It is unusual to hear that a software application contributed to the bankruptcy of a business but that’s what happened to Vassar before it was rescued by Revstone Industries.

In this 41 min podcast case study, Dennis Howlett spoke Janice D’Amico senior business analyst at Revstone, Chris Schmitt, controller at Vassar and Dave Hewitt, Vassar’s plant manager.

The discussion kicks off with Mike and Janice explaining that what was supposed to be a $4-6 million SAP implementation by itelligence ratcheted up to some $15 million in budgeted project spend with very little to show for it. At the time Vassar filed for bankruptcy, its liabilities were around $115 million. That makes the expenditures on the SAP implementation significant to the whole.

Upon rescue, Revstone canned the SAP project and implemented Plex Systems. Getting Plex accepted was no easy ride. It was a case of once bitten twice shy but Janice persuaded Chris that Plex would work without requiring a slew of programming core code. There were some risks attached to this implementation because Revstone’s immediate past experience had been in using Plex in a batch manufacturing machine tools business. Castings are somewhat different with many variables that don’t necessarily appear in machine shop situations. However, the implementation went ahead and in the written case study, the company attributes 456% ROI arising directly from the Plex implementation.

Returning from bankruptcy always creates tensions but also provides the opportunity for new management to clear the slate and start over. This has advantages and will almost always lead to significant process improvements. Chris Schmitt, the accountant largely responsible for reporting out of Vassar is a different type of number cruncher to that which you usually find. During our conversation it was obvious he has a deep understanding of what it means to run a castings business. He had, at one time, thought of buying the business. This kind of knowledge and understanding is often critical to success. It means the basic communications that have to take place between administrators and operations staff are of a different quality to that where functional heads operate out of well defined silos. This is nothing to do with IT yet inextricably linked to ‘getting it right.’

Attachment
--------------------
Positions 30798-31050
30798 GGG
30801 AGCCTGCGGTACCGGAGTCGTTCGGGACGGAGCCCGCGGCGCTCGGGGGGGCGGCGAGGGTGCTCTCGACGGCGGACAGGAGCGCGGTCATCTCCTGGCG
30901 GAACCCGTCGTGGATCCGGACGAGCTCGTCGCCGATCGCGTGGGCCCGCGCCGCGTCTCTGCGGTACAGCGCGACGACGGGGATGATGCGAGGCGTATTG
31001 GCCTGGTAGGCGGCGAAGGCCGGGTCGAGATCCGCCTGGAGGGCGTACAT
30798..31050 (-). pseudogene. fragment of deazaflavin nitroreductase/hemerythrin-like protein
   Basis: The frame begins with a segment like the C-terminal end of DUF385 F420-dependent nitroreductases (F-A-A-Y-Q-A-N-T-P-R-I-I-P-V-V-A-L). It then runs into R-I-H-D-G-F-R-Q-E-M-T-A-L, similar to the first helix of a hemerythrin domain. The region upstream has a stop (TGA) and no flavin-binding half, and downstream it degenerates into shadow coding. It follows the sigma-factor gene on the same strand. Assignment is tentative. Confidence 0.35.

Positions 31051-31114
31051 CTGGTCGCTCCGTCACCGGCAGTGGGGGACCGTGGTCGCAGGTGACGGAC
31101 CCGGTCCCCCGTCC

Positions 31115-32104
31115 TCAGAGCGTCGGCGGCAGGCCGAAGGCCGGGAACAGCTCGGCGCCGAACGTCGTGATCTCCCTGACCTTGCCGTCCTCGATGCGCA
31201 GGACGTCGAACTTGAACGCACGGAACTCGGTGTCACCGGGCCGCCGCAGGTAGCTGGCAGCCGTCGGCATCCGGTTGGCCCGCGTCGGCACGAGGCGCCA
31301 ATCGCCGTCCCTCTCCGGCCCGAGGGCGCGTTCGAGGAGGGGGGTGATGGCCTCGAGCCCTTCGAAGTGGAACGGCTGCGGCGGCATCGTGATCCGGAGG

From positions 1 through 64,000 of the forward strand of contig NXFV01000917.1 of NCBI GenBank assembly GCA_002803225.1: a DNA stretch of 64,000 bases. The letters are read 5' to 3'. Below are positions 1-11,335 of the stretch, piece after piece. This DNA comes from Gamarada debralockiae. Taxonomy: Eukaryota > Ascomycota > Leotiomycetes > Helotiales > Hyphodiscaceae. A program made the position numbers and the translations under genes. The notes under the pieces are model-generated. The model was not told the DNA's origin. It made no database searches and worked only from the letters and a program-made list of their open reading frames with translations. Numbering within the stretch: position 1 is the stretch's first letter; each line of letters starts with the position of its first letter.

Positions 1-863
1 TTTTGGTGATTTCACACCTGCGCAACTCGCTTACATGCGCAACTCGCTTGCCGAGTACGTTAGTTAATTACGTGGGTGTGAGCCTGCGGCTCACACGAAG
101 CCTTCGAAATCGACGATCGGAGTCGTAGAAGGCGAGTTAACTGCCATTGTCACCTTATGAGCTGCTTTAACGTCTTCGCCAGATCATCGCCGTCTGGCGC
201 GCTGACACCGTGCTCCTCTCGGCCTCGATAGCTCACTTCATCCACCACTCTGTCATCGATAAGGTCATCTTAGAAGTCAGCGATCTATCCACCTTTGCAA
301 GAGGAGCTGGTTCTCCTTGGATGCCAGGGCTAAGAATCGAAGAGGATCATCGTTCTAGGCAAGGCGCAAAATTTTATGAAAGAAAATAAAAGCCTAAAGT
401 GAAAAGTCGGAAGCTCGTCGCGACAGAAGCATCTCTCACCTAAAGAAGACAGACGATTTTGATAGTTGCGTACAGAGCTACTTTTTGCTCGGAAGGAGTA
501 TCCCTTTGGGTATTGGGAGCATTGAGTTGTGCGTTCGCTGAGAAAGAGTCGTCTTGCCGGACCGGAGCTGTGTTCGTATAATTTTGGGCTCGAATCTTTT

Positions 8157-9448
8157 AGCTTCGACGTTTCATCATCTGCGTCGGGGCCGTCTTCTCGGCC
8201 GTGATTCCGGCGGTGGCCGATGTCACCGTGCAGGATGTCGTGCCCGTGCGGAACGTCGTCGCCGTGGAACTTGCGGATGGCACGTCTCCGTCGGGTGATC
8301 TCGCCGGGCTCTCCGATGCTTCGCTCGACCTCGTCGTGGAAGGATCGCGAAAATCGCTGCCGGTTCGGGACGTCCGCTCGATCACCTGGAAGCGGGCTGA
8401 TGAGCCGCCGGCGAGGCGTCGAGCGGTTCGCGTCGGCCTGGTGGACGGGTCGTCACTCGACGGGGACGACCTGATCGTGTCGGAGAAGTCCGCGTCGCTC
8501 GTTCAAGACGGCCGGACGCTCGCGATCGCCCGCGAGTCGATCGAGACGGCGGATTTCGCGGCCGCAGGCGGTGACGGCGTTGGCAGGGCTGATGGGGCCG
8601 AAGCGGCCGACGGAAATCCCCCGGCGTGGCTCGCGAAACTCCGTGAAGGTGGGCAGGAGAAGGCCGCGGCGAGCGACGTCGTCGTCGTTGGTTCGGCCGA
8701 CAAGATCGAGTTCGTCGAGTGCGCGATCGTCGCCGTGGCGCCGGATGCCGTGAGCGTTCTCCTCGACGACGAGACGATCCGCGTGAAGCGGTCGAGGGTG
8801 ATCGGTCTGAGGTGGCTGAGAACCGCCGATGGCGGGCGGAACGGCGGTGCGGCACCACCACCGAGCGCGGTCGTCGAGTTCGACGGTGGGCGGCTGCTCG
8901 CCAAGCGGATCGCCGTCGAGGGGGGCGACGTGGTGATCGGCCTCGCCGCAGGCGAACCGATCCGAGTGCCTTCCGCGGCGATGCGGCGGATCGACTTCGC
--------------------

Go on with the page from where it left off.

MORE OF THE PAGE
Chris readily admits that he has little IT knowledge but he and Janice found that Plex was able to easily accommodate the castings industry taxonomy for its screens and panels. A key topic that recurs during the conversation is that Vassar could work with Plex from the early stages.

We were particularly interested in learning the extent to which Plex, as a SaaS solution adds value to the business. Key findings:

  1. Due diligence in acquisition is not encumbered by the need for systems analysis. SaaS models do not require on-premise IT investment that needs review. It serves to lower business acquisition risk.
  2. Anytime, anywhere access over the internet means investments in VPN technology are not required. The flipside is that management has real-time access to information regardless of location.
  3. Real-time plant floor data means the company can report operational efficiency on a shift basis and not be waiting weeks. That in turn means plant operatives don’t have time to dream up excuses why things went wrong. ‘There’s no more lies,’ says Chris.
  4. Vassar believes it has and will continue to see transformational benefit in the way it runs the business and grows efficiencies.
  5. The company has seen a dramatic reduction in the cost of operating IT.
  6. It has been possible to develop a close working partnership between the finance people and operations based upon a single view of data.

Today, Janice believes Plex has delivered around 70% of functional requirements. This contrasts sharply with what we usually see in general ERP implementations where the provider may only offer 40-50% functional fit.

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